One last chance

New Democracy’s chief, Prime Minister Antonis Samaras, risked the ultimate reformist move by shutting down state broadcaster ERT in order to assert his role as leader over his two smaller partners, PASOK, headed by Evangelos Venizelos, and Democratic Left, led by Fotis Kouvelis.

The outcome of the second – and again unsuccessful – meeting between the coalition leaders yesterday is that it became all the more apparent that they will have to change the manner in which they govern the country if we are to be spared the turmoil of early elections.

New Democracy would still be the chief partner in the coalition, but its presence in the Cabinet may may weaken compared to the situation up until now. As far as Samaras is concerned, he would still be the prime minister of a tripartite government, but he would no longer have the ability to act alone and surprise his partners. It will be difficult for him to adapt to such a reality, but it is also absolutely necessary.

This, of course, should have been the case from the very first days that the coalition government was formed a year ago. But the incredible provincialism of our politicians created a ludicrous situation that means every day is a struggle, on the one hand between the three partners and on the other between the coalition and the opposition.

Venizelos and Kouvelis have basically refused to have any real participation in the government they agreed to form a year ago because of their own partisan interests. Samaras, on the other hand, lacks any sense of moderation and went ahead as though he were leading a New Democracy government with a majority of two-thirds in Parliament. He believed that acting unilaterally would enhance his image as an assertive leader. His expectations have been seriously dashed.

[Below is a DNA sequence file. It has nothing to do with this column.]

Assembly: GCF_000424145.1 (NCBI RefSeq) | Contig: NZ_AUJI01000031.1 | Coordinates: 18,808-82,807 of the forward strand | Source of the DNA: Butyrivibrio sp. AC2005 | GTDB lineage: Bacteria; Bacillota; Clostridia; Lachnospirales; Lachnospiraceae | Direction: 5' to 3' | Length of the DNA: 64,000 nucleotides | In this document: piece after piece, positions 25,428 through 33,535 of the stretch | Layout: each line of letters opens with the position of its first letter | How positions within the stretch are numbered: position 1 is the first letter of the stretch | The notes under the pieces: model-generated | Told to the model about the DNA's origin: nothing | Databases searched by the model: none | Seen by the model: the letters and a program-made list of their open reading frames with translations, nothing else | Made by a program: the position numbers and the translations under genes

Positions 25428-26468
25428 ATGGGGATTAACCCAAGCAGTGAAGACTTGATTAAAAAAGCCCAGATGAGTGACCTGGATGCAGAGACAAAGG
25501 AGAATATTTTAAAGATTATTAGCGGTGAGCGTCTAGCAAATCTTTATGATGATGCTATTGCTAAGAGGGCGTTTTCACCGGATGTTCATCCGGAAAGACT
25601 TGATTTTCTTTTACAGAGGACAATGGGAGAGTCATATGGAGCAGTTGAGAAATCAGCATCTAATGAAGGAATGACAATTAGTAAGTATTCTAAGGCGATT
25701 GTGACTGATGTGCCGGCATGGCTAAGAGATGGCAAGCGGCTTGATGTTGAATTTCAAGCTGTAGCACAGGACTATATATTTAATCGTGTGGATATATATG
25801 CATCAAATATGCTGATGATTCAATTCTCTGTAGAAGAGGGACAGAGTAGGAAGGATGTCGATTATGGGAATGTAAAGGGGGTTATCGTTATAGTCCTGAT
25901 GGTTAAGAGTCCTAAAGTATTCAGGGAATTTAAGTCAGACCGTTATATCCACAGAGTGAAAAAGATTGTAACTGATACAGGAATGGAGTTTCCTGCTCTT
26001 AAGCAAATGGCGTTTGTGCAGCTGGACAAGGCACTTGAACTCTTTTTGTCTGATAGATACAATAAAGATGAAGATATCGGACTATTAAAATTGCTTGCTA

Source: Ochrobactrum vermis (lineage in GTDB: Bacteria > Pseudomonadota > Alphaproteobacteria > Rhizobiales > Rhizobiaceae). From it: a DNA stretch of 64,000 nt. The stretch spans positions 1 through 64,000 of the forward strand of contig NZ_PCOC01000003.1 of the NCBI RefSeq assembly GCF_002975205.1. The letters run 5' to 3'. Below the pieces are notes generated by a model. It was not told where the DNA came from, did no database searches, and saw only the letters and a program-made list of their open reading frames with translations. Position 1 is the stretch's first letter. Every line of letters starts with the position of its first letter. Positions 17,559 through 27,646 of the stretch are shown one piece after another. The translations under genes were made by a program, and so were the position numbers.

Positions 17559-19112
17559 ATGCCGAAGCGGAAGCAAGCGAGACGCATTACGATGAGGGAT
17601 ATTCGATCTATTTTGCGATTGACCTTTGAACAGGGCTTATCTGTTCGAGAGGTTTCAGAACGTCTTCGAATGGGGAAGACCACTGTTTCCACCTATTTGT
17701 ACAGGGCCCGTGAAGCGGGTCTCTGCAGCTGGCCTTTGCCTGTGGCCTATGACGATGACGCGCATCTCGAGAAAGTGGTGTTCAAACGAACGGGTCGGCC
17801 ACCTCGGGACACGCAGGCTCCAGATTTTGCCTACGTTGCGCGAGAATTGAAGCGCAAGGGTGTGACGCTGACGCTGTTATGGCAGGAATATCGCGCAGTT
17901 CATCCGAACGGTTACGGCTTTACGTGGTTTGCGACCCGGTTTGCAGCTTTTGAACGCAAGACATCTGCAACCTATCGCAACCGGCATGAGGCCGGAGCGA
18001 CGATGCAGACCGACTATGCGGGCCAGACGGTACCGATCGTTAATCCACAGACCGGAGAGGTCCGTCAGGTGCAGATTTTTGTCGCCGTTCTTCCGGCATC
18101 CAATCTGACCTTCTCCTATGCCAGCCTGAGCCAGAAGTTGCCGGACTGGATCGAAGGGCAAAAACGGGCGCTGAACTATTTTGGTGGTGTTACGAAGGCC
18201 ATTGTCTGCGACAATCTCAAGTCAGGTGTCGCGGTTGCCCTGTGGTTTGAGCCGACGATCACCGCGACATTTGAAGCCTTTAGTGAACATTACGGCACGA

It is clear that the coalition has been undermined by all three of the political leaders who assumed the task of managing the crisis and averting a Greek default – even though this effectively occurred at the start of 2010. Perhaps the time has come for them to show a little maturity. The conclusion of today’s meeting will tell.

What the three political leaders need to know is that their first order of business is to maintain the present makeup of Parliament, where it has a dwindling yet sufficient majority to pass measures pertaining to the fiscal adjustment program. Nothing else really matters, and elections – for any reason – would be nothing more than opportunism at this point. The result of snap polls now would be the derailment of the adjustment program, Greece’s ouster from the eurozone and possibly even its ouster from the European Union.